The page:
New Zealanders officially learned that they were at war Germany and Austria-Hungary only when, on 5 August 1914, the Governor of New Zealand, one Arthur William de Brito Savile Foljambe, fifth Earl of Liverpool, stood upon the steps of Parliament, in front of a crowd of 15,000 Wellingtonians, and read the following missive from the King-Emperor, George V.
“I desire to express to my people of the Overseas Dominions with what appreciation and pride I have received the messages from their respective Governments during the last few days. These spontaneous assurances of their fullest support recall to me the generous self-sacrificing help given by them in the past to the Mother Country. I shall be strengthened in the discharge of the great responsibilities which rest upon me by the confident belief in this time of trial my Empire will stand united, calm, resolute, trusting in God.”
To which the Governor, Liverpool, responded:
“New Zealand desires me to acknowledge Your Majesty’s gracious message, and to say that come good or ill she, in company with the other dominions and dependencies of the Crown, is prepared to make any sacrifice to maintain her heritage and her birthright.”
And that was that. Flanked by the Speakers of the Legislative Council and the House of Representatives, and with the Judges of the Supreme Court and an assortment of MPs providing him with a fine patriotic backdrop, the Governor acknowledged the cheers of the King-Emperor’s subjects and returned to Government House.
Liverpool’s words were very far from being empty. In the years ahead, and in the company of “the other dominions and dependencies of the Crown”, New Zealand would send nearly a tenth of her population – 100,000 young men – to “maintain her heritage and her birthright” as a member in good standing of the British Empire. Fully 18,000 of that terrible tithe of New Zealand’s population would lose their lives in the service of King-Emperor, and a further 41,000 would be wounded.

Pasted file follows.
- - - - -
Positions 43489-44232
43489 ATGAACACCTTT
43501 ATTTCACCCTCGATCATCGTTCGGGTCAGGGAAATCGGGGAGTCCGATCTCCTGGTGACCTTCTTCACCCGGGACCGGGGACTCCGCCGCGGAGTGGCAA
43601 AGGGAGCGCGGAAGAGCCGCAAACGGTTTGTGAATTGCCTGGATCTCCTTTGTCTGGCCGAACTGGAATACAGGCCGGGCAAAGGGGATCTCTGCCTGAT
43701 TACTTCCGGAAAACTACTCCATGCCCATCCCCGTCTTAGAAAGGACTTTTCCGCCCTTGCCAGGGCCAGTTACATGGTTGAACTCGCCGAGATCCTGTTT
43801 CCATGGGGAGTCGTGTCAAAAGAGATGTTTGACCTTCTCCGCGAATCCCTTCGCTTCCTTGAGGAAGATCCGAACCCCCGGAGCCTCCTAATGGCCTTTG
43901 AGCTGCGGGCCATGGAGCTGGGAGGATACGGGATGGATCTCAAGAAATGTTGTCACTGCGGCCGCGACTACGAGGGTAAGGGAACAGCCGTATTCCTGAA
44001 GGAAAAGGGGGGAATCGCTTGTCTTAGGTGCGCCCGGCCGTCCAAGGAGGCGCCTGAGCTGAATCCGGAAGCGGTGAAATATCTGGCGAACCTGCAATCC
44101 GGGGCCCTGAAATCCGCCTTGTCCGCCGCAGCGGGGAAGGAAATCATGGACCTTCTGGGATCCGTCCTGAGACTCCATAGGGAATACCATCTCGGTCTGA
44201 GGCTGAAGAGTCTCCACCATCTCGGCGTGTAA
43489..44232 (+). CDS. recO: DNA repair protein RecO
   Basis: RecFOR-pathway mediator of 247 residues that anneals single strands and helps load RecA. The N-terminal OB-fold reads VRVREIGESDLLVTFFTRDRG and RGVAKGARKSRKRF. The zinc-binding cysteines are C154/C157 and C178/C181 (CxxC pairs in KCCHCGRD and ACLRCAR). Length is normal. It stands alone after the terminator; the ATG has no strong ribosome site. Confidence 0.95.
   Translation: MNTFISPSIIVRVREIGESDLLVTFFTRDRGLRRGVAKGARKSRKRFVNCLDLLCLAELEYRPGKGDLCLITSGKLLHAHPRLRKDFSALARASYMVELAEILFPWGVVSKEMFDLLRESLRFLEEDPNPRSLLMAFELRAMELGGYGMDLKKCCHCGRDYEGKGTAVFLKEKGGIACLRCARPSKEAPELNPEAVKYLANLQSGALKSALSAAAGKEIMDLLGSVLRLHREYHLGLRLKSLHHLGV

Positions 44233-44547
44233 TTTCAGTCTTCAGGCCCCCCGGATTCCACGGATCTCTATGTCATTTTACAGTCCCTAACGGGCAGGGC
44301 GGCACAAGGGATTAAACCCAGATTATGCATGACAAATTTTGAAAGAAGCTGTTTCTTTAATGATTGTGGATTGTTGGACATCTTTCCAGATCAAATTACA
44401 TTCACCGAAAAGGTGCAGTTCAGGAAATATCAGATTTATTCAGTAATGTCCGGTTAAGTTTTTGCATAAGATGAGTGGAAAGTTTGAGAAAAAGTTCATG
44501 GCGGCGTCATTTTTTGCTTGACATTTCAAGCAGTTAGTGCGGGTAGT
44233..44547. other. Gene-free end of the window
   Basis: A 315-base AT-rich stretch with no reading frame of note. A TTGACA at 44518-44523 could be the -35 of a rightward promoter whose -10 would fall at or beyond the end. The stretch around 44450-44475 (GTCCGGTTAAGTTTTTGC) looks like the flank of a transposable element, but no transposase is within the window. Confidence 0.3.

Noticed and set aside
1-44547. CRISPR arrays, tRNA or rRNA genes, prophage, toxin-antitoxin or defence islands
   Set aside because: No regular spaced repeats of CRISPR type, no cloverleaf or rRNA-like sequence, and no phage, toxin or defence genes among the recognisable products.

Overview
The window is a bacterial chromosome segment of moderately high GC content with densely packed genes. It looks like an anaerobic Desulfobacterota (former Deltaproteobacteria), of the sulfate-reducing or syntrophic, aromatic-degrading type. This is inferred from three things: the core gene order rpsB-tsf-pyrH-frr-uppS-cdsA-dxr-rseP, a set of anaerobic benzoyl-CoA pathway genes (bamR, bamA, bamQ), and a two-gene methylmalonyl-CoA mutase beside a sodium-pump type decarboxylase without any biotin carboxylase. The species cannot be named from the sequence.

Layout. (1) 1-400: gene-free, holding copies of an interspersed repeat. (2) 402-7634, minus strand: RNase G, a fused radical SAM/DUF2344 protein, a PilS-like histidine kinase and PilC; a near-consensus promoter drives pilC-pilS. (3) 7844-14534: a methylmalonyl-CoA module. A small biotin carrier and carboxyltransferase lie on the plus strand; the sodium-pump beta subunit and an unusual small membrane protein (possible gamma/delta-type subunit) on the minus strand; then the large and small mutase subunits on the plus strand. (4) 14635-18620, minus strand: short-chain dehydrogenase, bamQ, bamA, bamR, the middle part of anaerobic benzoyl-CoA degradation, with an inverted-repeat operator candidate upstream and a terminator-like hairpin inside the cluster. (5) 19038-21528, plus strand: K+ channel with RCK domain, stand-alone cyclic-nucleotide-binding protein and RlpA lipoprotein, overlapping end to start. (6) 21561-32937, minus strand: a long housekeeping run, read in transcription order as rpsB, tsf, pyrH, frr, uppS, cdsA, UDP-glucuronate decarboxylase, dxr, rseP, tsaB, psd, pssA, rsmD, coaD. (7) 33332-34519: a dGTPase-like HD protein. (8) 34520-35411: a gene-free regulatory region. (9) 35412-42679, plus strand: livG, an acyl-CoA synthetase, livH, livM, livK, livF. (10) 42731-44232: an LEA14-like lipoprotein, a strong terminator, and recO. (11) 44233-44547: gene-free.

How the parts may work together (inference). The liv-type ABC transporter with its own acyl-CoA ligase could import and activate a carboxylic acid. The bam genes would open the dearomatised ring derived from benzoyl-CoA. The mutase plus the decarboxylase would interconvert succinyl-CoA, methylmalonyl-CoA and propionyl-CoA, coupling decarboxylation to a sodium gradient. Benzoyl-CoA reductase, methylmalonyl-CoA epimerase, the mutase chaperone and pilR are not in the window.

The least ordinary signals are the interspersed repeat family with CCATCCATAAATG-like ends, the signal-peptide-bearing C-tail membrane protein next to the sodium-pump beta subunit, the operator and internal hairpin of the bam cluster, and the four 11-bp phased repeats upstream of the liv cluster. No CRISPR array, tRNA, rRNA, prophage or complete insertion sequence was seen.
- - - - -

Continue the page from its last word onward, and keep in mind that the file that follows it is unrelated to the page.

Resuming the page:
Exactly how Liverpool, the man who in October 1913 – less than a year earlier – had authorised the deployment of military and naval personnel - "Massey's Cossacks" - to suppress what came to be known as the “Great Strike”, was in any position to know what “New Zealand” thought about sending her sons to war is difficult to discern. There had been no debate by those “New Zealand” had elected to represent her. Nor is it clear by whose leave Liverpool authorised the making of “any sacrifice” in the name of victory. Not a single vote had been taken.
Amidst all the commemorations, and all the tearful invocations of the 18,000 young men who did not “grow old, as we that are left grow old”, it is as well to remember that it is not in the monarchical tradition to ask the King’s (or the Queen’s) subjects if they want to – let alone whether they should! – go to war. It remains a matter for the “Executive” alone.
This is as true today, as a much smaller force of New Zealand soldiers prepares to depart for the Middle East, as it was in 1914, when thousands of volunteers embarked for their fateful rendezvous with terror, disfigurement and death on the sheer slopes of Gallipoli.
A version of this essay was originally posted on The Daily Blog of Monday, 20 April 2015.